This decision presents new opportunities for patent owners and an ability to correct older patents that contain novel ideas that may have been inartfully claimed.

i4i v. Microsoft: Patent Case of the Year? Supremes to Decide

Posted by Henry M. Sneath, a principal, shareholder and IP Group Chair, and  Robert Wagner, an intellectual property attorney, both at Picadio Sneath Miller & Norton, P.C.  in Pittsburgh, Pennsylvania.

All of a sudden, the burden of proof in patent invalidity claims is under review. Where did that come from? i4i beat Microsoft in an infringement case in Texas and now Microsoft wants to change the battlefield rules. They have appealed to the Supreme Court, which will hear argument this  Monday April 18, 2011, that the burden of proof on patent validity challenges should be lowered from “clear and convincing” to “preponderance of the evidence.” Clear and convincing means that the proof must be substantially more likely than not, that the evidence is true.” This is less than “beyond a reasonable doubt” employed in criminal cases, but more stringent than “preponderance” which means simply “more likely than not.” Judges will frequently tell the jury that this inquiry is best visualized like the ‘scales of justice’, and if the evidence tips ever so slightly in favor of one party, then the burden of “preponderance” is met. “Clear and convincing” is a much steeper burden than preponderance – at least according to the law. Microsoft believes that it is much too steep for patent invalidation evidence.

The issue arose at trial in Texas when Microsoft wanted to introduce the prior art of i4i’s own previously designed and used software, which Microsoft claimed invalidated the i4i patent in suit (on sale bar). By the time the lawsuit was filed, the original source code for this prior work was lost, so Microsoft had to rely on circumstantial evidence about what the prior art did. Ultimately, they did not win before the jury or the Courts, and they argued that this was because of the high burden of proof (clear and convincing).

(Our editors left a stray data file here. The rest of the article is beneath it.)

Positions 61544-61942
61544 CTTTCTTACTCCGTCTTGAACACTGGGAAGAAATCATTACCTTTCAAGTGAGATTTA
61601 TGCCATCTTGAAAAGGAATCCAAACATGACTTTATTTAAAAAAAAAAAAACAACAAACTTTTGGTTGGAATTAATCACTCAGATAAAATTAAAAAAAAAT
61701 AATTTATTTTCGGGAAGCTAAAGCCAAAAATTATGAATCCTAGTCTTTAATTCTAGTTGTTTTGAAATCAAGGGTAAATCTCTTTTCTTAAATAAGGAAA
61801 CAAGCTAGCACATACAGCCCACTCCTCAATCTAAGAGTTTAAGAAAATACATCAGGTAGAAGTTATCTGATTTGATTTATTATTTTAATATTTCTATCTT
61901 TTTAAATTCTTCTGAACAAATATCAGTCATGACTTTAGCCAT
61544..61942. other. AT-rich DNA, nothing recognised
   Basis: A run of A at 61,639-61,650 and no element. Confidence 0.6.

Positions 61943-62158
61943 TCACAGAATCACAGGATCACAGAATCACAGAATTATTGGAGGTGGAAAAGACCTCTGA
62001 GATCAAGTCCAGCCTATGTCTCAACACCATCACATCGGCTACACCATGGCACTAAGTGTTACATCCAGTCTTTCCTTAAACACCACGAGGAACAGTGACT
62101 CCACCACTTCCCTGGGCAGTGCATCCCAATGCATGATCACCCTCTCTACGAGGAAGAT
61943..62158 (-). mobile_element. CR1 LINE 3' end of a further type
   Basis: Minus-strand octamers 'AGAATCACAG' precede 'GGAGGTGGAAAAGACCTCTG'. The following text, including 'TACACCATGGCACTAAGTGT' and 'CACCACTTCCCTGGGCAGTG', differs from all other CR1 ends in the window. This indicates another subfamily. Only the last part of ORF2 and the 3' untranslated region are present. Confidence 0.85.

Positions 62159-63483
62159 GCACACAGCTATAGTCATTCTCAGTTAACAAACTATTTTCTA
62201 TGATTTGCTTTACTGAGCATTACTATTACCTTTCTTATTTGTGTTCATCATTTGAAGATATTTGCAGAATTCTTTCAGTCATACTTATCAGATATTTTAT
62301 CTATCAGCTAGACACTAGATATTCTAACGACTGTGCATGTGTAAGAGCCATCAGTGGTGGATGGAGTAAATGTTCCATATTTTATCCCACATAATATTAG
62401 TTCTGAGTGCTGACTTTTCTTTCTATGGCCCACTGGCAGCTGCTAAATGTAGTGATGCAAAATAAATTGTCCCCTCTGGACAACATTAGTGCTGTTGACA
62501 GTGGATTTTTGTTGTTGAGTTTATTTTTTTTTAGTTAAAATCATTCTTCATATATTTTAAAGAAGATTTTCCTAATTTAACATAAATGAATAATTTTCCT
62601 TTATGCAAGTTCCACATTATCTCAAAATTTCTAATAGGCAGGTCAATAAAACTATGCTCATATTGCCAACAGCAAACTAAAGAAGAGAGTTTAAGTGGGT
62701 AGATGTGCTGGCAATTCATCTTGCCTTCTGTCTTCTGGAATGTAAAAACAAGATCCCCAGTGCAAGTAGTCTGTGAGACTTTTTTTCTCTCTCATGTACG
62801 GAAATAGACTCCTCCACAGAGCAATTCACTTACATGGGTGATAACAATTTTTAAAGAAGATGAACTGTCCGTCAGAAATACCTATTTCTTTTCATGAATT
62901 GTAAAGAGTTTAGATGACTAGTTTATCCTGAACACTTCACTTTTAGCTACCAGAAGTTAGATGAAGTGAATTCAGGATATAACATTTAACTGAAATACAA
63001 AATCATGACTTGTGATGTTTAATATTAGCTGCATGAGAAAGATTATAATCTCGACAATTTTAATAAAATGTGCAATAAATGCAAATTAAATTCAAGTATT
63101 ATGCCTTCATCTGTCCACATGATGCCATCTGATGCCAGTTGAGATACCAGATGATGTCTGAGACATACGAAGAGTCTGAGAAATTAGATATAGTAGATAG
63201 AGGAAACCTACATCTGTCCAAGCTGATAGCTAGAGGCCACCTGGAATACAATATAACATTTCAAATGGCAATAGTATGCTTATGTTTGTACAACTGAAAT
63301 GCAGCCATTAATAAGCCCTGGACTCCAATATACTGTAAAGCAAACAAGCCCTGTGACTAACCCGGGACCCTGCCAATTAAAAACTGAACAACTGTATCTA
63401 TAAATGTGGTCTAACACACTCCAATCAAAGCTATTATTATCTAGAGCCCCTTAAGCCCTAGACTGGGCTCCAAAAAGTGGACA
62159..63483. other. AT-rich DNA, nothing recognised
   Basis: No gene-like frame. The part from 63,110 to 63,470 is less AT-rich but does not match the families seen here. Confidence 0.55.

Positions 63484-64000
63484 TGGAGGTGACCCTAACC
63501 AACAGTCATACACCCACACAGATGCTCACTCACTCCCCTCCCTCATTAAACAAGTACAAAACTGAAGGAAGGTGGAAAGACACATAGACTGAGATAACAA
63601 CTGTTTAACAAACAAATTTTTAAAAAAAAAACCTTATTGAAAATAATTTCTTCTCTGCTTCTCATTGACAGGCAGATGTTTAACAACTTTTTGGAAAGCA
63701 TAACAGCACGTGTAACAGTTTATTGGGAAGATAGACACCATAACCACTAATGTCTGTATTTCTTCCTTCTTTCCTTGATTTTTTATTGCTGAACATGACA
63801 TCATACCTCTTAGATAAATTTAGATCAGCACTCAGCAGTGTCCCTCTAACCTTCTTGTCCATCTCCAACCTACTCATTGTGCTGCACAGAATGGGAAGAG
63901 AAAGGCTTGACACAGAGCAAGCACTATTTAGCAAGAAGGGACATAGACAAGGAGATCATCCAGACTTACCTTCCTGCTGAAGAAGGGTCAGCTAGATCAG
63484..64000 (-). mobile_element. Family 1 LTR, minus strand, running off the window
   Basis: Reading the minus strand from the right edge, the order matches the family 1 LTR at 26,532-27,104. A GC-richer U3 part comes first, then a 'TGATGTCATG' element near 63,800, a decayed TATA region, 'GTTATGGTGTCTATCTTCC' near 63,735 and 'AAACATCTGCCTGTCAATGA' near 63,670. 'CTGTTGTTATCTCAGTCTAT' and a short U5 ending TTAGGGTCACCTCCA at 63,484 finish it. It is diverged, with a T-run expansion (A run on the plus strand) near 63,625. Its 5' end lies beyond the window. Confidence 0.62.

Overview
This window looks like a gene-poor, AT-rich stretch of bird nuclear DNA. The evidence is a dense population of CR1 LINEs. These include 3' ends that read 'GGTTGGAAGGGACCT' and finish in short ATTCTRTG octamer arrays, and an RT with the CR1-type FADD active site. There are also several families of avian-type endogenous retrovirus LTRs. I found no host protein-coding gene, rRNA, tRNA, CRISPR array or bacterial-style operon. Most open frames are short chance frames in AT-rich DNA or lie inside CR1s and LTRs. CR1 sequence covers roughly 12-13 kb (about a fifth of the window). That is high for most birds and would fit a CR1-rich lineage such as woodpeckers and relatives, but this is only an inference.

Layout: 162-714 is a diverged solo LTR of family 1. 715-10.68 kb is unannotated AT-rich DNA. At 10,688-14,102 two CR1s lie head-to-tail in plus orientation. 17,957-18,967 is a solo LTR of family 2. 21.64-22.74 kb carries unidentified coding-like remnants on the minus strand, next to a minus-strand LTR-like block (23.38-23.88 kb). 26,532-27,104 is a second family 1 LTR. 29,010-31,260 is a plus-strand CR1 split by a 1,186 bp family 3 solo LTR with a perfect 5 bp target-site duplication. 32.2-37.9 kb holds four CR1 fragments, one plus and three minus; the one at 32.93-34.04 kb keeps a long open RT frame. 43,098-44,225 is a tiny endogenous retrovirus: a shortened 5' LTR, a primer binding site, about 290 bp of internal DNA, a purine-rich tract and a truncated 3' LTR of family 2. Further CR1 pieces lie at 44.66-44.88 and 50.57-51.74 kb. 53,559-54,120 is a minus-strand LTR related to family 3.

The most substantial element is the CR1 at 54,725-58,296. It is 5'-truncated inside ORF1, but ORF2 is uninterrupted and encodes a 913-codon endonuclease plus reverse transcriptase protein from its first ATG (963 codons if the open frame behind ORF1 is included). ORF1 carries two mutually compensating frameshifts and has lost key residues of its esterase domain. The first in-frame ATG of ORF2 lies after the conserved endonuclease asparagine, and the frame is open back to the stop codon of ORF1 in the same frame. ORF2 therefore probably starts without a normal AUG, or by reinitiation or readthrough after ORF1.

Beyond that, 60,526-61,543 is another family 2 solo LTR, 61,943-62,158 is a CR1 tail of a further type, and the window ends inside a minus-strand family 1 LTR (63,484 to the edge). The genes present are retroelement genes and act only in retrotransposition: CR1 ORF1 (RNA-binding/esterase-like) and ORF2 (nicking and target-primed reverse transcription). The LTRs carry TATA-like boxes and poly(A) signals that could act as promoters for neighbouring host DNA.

Originally, Microsoft contended that there should be a lower burden of proof (preponderance) only for items not considered by the PTO. It did not attempt to lower the bar for everything. The case has now morphed into an overall attack on the burden of proof in all cases, not just where the PTO has not considered the prior art in question. Microsoft proposes that everything should be preponderance, and, only as a fallback, that things not considered by the PTO need only be proved by a preponderance.

We think the arguments are fairly compelling that the standard needs to apply to everything equally, whatever that standard may be. A hybrid approach where invalidity based on some items need only be proved by a preponderance, while other items would require clear and convincing will simply be unworkable.